Belonging: Sharing Knowledge and Skills with Peers

Children on HillDuring our last visit to the forest the toddler and kindergarten groups joined together for the morning. For some of the toddlers this was their first time in the forest and for others it was a familiar occurrence. Maija, who has been attending KOLTS Forest and Nature School (FNS) for two years, has become quite familiar with our FNS space and has grown confident in her abilities and understanding of the land. She was quick to support the younger children as she provided them with strategies to climb and descend the hill not only safely and successfully but also independently.
During the time at the hill it was clear that both M and A wanted to find a way to get up the hill and down the hill and Maija was quick to point out that the right side of the hill is easy to climb up because there are “stairs”, as she pointed to the roots coming out of the ground. Then when it was time to come down the hill Maija pointed out that the other side of the hill was good to go down on their bottoms because it was “smooth” and there were not any “bumps”. She taught M how to slide down on her bottom instead of trying to walk down the hill. Soon A noticed their strategies and adopted them as well. As documented in the photograph above Maija verbally coached the children how to get down the hill on their own.
One of the values of having children engage in place-based learning is that with regular and repeated visits to our FNS site that the children come to learn about the land and build a vast knowledge about their bodies and what they can do. In addition to building a relationship with the land the children also form strong relationship with their peers. As discussed in the document How Does Learning Happen? (2014), “as children engage in various forms of social play and are supported to recognize the varied capabilities and characteristics of other children, they learn to get along with others; to negotiate, collaborate, and communicate; and to care for others” (p. 24).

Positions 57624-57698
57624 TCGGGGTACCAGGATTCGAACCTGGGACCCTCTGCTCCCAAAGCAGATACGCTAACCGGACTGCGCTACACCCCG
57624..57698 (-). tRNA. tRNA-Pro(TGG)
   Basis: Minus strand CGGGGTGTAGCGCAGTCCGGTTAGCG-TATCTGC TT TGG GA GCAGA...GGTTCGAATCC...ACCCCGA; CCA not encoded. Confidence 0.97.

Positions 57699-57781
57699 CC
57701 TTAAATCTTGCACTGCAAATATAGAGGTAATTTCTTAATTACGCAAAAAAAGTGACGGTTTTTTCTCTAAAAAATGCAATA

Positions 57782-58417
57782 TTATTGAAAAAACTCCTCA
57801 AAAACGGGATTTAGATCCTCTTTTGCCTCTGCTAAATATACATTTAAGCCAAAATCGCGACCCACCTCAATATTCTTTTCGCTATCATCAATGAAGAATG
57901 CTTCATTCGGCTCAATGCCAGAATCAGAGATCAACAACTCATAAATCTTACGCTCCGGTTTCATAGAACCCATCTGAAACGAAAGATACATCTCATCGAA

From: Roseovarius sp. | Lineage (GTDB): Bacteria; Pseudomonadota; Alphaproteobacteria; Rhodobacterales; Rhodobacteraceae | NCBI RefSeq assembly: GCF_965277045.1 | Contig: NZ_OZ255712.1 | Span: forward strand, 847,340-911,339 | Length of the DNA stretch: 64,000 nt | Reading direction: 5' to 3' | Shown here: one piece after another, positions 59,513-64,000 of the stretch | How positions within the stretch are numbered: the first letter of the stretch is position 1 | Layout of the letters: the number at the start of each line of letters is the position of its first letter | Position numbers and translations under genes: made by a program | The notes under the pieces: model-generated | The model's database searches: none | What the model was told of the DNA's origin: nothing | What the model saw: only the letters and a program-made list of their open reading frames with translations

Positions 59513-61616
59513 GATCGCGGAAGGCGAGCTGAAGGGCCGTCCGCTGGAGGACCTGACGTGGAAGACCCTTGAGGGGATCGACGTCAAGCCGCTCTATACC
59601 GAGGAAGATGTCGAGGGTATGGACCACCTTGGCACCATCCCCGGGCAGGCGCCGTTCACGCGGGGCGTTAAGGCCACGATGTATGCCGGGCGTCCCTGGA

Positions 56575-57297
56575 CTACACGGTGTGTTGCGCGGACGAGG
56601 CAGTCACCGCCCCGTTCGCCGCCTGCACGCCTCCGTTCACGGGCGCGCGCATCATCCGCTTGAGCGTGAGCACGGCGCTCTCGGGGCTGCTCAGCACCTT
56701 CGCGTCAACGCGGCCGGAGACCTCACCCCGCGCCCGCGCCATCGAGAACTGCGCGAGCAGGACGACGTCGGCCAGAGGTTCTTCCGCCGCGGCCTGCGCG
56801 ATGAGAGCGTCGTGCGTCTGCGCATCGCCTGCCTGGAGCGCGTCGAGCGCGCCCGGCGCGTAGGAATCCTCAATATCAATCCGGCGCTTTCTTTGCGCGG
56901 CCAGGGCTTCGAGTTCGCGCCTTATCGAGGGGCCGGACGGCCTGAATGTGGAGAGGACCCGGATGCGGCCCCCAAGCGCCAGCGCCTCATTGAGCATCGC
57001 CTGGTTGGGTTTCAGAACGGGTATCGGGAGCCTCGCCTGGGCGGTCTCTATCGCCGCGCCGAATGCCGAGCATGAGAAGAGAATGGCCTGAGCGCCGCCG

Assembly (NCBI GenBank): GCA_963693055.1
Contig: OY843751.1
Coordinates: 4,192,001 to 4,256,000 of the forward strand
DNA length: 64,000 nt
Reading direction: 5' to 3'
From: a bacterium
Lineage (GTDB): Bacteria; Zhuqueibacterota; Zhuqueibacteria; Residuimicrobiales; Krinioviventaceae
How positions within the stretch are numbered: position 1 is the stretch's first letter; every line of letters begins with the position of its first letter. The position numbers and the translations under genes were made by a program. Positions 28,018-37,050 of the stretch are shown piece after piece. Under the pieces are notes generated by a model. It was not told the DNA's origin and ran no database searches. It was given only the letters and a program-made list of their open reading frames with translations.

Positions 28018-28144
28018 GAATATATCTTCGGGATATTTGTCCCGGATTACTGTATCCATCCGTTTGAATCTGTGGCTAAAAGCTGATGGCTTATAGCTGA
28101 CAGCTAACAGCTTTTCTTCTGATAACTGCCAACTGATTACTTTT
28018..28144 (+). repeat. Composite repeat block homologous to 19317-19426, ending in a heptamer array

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Mud, Slugs, and Flashlights

Today in forest school the children were exploring a lot of different things; mud, bugs, structures made from branches as well as trying out new pathways through the shrubs. While the rest of the group ventured off ahead for a walk through the forest, one child I was walking with decided to turn around and head back towards our main Forest and Nature School (FNS) site. On our way back through the muddy path, which is one of this child’s favourite places to stop and squish her boots in, this child noticed a slug. Continue reading “Mud, Slugs, and Flashlights”

Martina Takes a Closer Look at the Forest

“The ability to know a place intimately and to return to a natural space again and again, provides children with familiarity while honing their ability to recognize and understand processes of change” (Forest and Nature School in Canada, 2014, p.30-31).

Child picking bark off of a fallen log

Today I observed as Martina explored the logs closely; taking the time to stop and kneel to look inside the hole in the log and touch the pieces of bark clinging ever so slightly to the fallen log. As she felt around the surface of the log with her fingers a piece of bark came loose. Surprised at what happened Martina felt around the log some more and pulled off another loose piece of bark. Under this piece of bark was a tiny bug. She got very close and using her tiny fingers she picked up the bug and looked at it closely, sharing her discovery with me. Continue reading “Martina Takes a Closer Look at the Forest”

Honouring our land

Today representatives from First peoples@Seneca brought an energy to the forest that was full of emotional understanding. Blu (First peoples@Seneca’s resident Elder) described the value of the Tree Nation to people, animals, creatures and the land itself. The connectedness of the earth’s role in our lives is due to the historic care the land has received by the indigenous people, and we are privileged to use this land.